Toronto filmmaker Kazik Radwanski’s intense debut follows Derek (newcomer Derek Bogart, balding), an almost defiantly regular loser who has dreams and desires yet seems intent on viscerally choking them every step of the way. At 34, Derek still lives at home with his parents.
He works odd jobs while toiling on a ridiculous animation film in the basement. He hits the clubs and awkwardly tries to pick up girls who want nothing to do with him. His brain works in mysterious ways. Scene-by-scene more about Derek is revealed – his propensity for lying, his off-kilter attitudes towards life and relationships – and Radwanski (whose last two shorts were in competition at the Berlinale) is too smart to know that a complete picture is impossible in a feature film.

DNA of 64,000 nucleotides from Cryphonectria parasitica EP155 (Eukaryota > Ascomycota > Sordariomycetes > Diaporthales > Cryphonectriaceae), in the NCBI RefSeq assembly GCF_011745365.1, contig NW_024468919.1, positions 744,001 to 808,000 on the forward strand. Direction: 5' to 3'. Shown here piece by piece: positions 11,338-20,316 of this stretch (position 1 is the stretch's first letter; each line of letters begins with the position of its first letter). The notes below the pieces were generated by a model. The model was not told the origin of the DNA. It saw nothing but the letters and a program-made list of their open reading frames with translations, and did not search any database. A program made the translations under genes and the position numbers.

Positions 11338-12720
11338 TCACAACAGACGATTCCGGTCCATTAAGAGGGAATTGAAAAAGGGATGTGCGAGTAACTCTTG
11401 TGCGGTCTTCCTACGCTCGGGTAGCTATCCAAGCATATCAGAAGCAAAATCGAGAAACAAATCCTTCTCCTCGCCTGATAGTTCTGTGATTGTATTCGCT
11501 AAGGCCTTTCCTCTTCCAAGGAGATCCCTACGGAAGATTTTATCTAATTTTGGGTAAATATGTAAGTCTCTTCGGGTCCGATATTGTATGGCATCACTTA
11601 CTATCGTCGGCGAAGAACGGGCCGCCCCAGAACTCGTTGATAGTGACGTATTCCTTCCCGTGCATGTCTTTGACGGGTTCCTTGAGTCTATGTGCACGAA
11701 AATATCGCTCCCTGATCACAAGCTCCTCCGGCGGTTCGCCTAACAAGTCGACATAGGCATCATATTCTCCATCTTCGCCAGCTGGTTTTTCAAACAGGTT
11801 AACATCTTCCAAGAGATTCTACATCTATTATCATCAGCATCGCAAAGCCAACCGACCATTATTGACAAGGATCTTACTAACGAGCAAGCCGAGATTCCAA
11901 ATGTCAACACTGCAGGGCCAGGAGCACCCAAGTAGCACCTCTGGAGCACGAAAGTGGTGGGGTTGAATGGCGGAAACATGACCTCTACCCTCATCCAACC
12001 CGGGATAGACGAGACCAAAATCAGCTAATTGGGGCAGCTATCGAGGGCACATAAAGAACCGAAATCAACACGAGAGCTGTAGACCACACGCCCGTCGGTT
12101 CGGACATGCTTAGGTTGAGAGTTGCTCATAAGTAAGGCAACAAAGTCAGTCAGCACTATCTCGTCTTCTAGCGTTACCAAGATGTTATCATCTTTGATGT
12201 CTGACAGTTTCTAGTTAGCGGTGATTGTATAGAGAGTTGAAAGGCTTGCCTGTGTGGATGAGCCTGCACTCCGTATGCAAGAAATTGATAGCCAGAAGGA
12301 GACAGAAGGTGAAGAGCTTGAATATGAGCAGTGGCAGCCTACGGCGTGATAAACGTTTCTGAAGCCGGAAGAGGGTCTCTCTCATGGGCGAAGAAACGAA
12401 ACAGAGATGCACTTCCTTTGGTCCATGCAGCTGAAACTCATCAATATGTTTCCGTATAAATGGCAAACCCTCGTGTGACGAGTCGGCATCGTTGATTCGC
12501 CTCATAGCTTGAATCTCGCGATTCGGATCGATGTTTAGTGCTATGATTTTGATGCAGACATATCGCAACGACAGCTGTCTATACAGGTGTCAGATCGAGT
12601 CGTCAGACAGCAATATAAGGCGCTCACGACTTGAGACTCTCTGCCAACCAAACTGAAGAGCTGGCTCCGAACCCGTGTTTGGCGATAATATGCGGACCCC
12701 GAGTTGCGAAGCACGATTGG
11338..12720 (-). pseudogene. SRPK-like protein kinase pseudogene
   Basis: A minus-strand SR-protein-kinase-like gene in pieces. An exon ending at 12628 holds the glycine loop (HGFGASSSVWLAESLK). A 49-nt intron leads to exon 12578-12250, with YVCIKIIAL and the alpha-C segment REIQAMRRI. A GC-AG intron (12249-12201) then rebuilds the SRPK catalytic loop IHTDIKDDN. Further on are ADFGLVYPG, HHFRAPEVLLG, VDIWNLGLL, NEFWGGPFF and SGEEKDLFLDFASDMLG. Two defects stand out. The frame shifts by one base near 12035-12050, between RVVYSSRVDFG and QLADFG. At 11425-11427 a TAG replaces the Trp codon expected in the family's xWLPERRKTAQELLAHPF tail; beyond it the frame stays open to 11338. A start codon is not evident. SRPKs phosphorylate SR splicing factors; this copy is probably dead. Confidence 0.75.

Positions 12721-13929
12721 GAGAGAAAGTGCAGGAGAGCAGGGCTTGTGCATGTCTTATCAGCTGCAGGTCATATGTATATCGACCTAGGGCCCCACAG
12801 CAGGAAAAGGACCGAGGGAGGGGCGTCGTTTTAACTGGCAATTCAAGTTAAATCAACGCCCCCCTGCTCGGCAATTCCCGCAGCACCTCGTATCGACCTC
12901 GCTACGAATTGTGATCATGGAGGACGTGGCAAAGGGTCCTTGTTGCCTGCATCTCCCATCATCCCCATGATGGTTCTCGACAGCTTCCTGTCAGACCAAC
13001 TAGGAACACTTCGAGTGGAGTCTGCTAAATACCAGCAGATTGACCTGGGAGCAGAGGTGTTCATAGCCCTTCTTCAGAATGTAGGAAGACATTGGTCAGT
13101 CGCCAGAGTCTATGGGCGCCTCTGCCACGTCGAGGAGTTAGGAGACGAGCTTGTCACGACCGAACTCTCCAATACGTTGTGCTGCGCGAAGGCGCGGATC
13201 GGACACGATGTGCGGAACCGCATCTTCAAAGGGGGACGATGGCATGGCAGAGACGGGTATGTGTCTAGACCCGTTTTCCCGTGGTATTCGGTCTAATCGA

In a way too Derek becomes emblematic of his place – Tower can be seen as a kind of sick anthem to Toronto, home to the world’s former tallest free-standing structure. A film that burrows its way into your mind, Tower has dedication and perseverance to a world view, to observing, up close – sometimes way too close – the animal that is Man.
(Did I mention there are raccoons?) Like Derek himself, Tower is, say, 98 percent unlikeable in pursuant of its goals, and Radwanski’s unflinching dedication – his film is a genuine proposition – makes it one of the year’s most jarring and accomplished debuts.Mark Peranson